The most recent blogs at Green Building Advisor

Frugal Happy: A Car-Free Experiment

Posted on May 7, 2018 by Chris Stratton and Wen Lee in Guest Blogs

Editor's Note: This post is one of a series by Chris Stratton and Wen Lee, a husband-and-wife team living in the Los Angeles area who are turning their suburban house into an all-electric, zero-net energy home. They chronicle their attempts at a low-carbon, low-cost, and joyful lifestyle on their blog Frugal Happy. This post was written by Wen.

Another Perspective on Air-to-Water Heat Pumps

Posted on May 4, 2018 by Martin Holladay in Musings of an Energy Nerd

Green builders, preparing for a fossil-fuel-free future, are busy building all-electric homes. Most of these homes are heated and cooled by minisplit heat pumps. Occasionally, though, a builder who’s worried about uneven heat distribution in a home with ductless minisplits will post a question on GBAGreenBuildingAdvisor.com suggesting the use of an air-to-water heat pump hooked up to a hydronic distribution system.

How Texas Is Building Back Better From Hurricane Harvey

Posted on May 3, 2018 by Nicole Errett in Guest Blogs

For most Americans, the one-two punch of last fall’s hurricanes is ancient history. But hard-hit communities in Texas, Florida, and the Caribbean are still rebuilding.

Using Energy Modeling to Get to Zero

Posted on May 2, 2018 by Bruce Sullivan in Guest Blogs

A computerized energy model is an essential element of building design for high-performance homes, because it allows the designer to predict the energy performance of a building based on specific site characteristics, structural assemblies, mechanical efficiencies, and renewable technologies. By adjusting these elements of building performance, the designer can choose the most cost-effective combination of features. While models are just predictions — and therefore will never be completely accurate — skillful use of a modeling tool should lead to more affordable, energy-efficient buildings.

Flatrock Passive: Framing and Insulating an Interior Service Wall

Posted on May 1, 2018 by David Goodyear in Guest Blogs

Editor's Note: This is one of a series of blogs by David Goodyear describing the construction of his new home in Flatrock, Newfoundland, the first in the province built to the Passive HouseA residential building construction standard requiring very low levels of air leakage, very high levels of insulation, and windows with a very low U-factor. Developed in the early 1990s by Bo Adamson and Wolfgang Feist, the standard is now promoted by the Passivhaus Institut in Darmstadt, Germany. To meet the standard, a home must have an infiltration rate no greater than 0.60 AC/H @ 50 pascals, a maximum annual heating energy use of 15 kWh per square meter (4,755 Btu per square foot), a maximum annual cooling energy use of 15 kWh per square meter (1.39 kWh per square foot), and maximum source energy use for all purposes of 120 kWh per square meter (11.1 kWh per square foot). The standard recommends, but does not require, a maximum design heating load of 10 W per square meter and windows with a maximum U-factor of 0.14. The Passivhaus standard was developed for buildings in central and northern Europe; efforts are underway to clarify the best techniques to achieve the standard for buildings in hot climates. standard. The first installment of the GBAGreenBuildingAdvisor.com blog series was titled An Introduction to the Flatrock Passive House. For a list of Goodyear's earlier blogs on this site, see the "Related Articles" sidebar below; you'll find his complete blog here.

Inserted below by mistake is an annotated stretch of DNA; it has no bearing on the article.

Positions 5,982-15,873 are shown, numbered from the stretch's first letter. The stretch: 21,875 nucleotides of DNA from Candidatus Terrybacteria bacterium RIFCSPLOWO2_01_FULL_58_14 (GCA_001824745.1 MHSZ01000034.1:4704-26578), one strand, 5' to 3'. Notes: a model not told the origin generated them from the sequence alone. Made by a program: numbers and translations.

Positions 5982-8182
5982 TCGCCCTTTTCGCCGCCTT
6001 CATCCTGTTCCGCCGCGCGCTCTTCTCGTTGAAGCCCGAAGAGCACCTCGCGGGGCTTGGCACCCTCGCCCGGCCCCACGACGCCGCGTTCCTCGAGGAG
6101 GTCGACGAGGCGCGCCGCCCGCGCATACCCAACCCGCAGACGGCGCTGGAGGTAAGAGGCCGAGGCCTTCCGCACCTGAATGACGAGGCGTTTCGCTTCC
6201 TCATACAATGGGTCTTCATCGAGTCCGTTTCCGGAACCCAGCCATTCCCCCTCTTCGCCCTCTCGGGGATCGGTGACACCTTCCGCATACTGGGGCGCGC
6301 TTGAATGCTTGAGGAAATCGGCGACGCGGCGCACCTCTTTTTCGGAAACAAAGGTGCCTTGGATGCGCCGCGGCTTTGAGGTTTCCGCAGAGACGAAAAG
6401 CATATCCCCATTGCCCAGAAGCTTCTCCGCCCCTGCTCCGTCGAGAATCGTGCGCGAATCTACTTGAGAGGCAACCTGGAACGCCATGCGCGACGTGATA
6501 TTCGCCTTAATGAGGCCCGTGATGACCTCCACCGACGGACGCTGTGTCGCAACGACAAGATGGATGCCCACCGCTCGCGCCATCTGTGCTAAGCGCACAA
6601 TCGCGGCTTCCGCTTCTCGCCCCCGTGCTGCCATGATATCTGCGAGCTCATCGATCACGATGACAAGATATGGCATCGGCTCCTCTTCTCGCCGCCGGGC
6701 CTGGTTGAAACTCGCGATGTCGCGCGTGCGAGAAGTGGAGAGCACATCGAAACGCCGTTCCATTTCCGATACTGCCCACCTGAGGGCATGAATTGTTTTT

Details for a Closed Crawlspace

Posted on April 30, 2018 by Scott Gibson in Q&A Spotlight

Emerson has moved into a house in Climate Zone 4A, a region where humidity can be relatively high. As Emerson explains in a Q&A post, the crawlspace beneath part of the house has been closed to the outside, and now the question is how to insulate the space to help keep the house comfortable.

Bruce Harley’s Minisplit Tips

Posted on April 27, 2018 by Martin Holladay in Musings of an Energy Nerd

Bruce Harley is a Vermont energy consultant and heat-pump specialist. To GBAGreenBuildingAdvisor.com readers, he is probably best known as the author of the Taunton book, Insulate and Weatherize — one of the best available books on residential energy retrofit work.

Understanding and Measuring Mean Radiant Temperature

Posted on April 26, 2018 by Peter Yost in Building Science

All the way back in 1993, one of my first research projects at the NAHBNational Association of Home Builders, which awards a Model Green Home Certification. Research Center was assessing the performance of radiant ceiling panels for the Department of Energy’s Advanced Housing Technology Program. (The final report was titled “An Evaluation of Thermal Comfort and Energy Consumption for the Enerjoy Radiant Panel Heating System.”)

Sweaty Southern Slabs

Posted on April 25, 2018 by Allison A. Bailes III, PhD in Building Science

If you live anywhere in a warm, humid coastal area, you're no doubt familiar with wet concrete in winter. Some days you walk outside and find the carport slab is soaking wet. How did it happen? Did rain blow into the carport? If it's not rain, is it moisture from the ground that came up through the concrete? Could it be condensation from the water vapor in the air? Let's take a look.

What Will We Do With All Those Solar Panels When Their Useful Life Is Over?

Posted on April 24, 2018 by Nate Berg in Guest Blogs

This post originally appeared at Ensia.

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